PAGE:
Bread and the Ballot: The United States and India's Economic Development, 1947-1963

By Dennis Merrill | Go to book overview

Five
A Changing Cold War, 1953-1956

In spite of the less than promising beginning, the outlook for aid to India improved somewhat during Dwight D. Eisenhower's first term in office. The most important catalysts for new policy initiatives arose from the changing nature of the international setting. The process started as early as March 1953, when Premier Josef Stalin passed from the world scene and new Soviet leaders adopted a more conciliatory stance toward the West. Peace soon came in Korea, Soviet trade with the West opened, Russian controls over Eastern Europe loosened, a treaty guaranteed Austria's neutrality, and in 1955, a Soviet-American summit met in Geneva. John Foster Dulles went to Geneva wearing a grimace, and the concrete accomplishments of Soviet-American diplomacy were few, but both sides seemed to welcome a thaw in the Cold War. And both sides seemed to acknowledge that geopolitical lines had hardened in Europe.

At the same time, a series of revolutionary events shook the Third World. In Asia, a defeated French army withdrew from Vietnam in 1954, but fighting between Communist and non-Communist forces continued. In Latin America, also in 1954, a reformist regime -- with some Communist support -- came to power in Guatemala. In the Middle East, Gamal Abdel Nasser consolidated control over Egypt, and by 1956 his brand of anticolonial nationalism had gained popularity throughout the region. The widespread instability and American fears of Soviet exploitation of unrest caused Washington to increasingly turn its attention to non-Western areas and strengthened arguments for providing increased economic assistance to the newly emerged nations -- including India.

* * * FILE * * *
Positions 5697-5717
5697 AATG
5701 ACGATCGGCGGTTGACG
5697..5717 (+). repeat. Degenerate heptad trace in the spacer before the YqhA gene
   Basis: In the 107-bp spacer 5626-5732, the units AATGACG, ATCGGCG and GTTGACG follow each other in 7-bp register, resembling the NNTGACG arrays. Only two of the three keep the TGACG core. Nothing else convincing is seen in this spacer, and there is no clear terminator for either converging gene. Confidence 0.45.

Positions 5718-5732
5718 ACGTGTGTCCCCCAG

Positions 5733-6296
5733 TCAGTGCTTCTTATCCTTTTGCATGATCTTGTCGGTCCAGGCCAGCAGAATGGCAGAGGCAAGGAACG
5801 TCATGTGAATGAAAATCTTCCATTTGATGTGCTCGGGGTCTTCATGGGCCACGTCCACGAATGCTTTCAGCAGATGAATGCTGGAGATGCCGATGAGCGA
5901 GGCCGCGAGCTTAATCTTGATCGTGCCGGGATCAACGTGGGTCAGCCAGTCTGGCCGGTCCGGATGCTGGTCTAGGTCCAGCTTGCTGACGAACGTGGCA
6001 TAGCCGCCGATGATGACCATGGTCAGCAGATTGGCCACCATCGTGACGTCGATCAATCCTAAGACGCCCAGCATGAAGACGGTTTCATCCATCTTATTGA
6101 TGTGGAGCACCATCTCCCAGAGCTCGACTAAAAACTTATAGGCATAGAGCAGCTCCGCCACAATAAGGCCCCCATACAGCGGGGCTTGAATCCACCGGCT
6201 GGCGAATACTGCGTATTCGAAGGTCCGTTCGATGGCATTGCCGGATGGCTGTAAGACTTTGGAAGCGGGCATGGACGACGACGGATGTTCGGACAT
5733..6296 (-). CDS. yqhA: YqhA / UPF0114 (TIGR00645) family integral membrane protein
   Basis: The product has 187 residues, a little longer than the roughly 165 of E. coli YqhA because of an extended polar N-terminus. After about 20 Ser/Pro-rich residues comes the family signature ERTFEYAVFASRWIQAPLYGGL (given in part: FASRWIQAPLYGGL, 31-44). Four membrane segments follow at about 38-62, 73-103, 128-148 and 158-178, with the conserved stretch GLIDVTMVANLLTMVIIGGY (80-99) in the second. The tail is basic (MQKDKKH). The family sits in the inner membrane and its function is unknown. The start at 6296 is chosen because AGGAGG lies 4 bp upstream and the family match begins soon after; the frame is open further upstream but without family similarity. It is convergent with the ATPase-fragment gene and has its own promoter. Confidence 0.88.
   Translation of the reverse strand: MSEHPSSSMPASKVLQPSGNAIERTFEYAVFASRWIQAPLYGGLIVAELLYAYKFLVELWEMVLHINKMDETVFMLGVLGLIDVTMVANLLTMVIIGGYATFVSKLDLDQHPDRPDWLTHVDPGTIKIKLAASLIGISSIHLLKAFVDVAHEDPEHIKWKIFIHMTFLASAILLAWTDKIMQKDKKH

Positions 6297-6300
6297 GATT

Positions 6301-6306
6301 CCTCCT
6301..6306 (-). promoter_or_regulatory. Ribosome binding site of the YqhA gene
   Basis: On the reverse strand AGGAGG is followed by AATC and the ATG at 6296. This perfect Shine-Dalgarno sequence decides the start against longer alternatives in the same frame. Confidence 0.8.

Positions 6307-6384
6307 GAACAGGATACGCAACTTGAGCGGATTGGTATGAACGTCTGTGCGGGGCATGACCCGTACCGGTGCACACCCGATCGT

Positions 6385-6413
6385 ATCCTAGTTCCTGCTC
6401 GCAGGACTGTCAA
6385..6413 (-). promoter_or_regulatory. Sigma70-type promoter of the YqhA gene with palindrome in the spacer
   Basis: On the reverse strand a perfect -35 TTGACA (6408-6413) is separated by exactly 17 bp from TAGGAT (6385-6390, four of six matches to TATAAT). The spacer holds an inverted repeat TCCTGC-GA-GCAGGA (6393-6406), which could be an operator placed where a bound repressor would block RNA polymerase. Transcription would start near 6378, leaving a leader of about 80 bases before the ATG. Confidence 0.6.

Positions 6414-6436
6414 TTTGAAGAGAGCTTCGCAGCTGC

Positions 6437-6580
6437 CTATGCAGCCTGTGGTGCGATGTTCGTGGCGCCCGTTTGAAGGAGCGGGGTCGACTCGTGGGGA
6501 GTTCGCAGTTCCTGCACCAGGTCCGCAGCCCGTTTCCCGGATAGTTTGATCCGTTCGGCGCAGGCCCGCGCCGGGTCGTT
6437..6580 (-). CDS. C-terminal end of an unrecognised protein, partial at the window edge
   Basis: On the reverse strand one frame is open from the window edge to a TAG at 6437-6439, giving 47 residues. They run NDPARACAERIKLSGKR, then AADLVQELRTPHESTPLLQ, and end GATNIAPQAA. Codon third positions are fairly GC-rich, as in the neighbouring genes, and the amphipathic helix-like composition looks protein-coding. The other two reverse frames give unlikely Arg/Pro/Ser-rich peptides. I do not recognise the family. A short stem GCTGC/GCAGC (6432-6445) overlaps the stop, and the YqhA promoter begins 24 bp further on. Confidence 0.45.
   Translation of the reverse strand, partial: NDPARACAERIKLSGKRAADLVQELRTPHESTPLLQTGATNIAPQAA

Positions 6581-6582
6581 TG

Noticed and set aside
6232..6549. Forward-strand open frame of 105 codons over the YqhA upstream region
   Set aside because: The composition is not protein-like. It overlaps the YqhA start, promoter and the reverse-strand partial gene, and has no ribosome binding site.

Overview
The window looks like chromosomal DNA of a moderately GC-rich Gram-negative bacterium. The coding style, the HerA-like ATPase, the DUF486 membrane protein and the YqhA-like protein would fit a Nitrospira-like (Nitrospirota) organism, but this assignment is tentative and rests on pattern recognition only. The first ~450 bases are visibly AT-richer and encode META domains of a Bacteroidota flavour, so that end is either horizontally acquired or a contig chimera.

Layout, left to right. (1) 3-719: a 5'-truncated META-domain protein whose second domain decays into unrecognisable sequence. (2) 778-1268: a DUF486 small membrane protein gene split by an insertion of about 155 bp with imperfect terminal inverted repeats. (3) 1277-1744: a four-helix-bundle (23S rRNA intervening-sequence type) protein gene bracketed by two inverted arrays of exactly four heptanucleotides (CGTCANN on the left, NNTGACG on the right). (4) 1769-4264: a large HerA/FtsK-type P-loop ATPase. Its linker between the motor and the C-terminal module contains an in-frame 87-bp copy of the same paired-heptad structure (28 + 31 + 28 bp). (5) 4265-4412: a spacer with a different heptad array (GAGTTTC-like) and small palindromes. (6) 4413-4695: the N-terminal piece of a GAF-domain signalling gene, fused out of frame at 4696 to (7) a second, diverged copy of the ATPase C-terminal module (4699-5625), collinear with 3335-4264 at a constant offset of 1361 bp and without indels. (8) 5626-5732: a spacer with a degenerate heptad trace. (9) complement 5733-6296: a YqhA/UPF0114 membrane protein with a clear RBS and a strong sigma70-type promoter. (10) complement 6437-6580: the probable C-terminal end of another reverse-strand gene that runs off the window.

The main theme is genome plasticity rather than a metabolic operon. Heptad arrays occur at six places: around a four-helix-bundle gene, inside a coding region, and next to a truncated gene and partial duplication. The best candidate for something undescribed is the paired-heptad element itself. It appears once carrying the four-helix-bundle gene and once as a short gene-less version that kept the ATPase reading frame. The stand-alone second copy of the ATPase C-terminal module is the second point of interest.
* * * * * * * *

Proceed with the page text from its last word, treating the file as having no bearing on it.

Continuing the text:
The Eisenhower administration, however, proved reluctant to adjust to change. As their Mutual Security Program for 1953 demonstrated, the Eisenhower/Dulles team initially remained wedded to Cold War policies that placed a premium on bolstering the military capacities of America's overseas friends and allies. The trend continued after 1953 and carried immense ramifications for India when it resulted in the consummation of a United States military pact in 1954 with India's foremost rival, Pakistan.

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Bread and the Ballot: The United States and India's Economic Development, 1947-1963
Table of contents

Table of contents

  • Title Page iii
  • Contents vii
  • Illustrations ix
  • Preface xi
  • One - Introduction: American Developmentalism And India 1
  • Two - A Missed Opportunity, 1947-1950 19
  • Three - War and Aid, 1950-1951 47
  • Four - A Matter of Priorities, 1951-1953 75
  • Five - A Changing Cold War, 1953-1956 102
  • Six - Take-Off, 1957-1961 137
  • Seven - Jfk and India's Development Decade, 1961-1963 169
  • Eight - Conclusion 204
  • Notes 213
  • Selected Bibliography 257
  • Index 271
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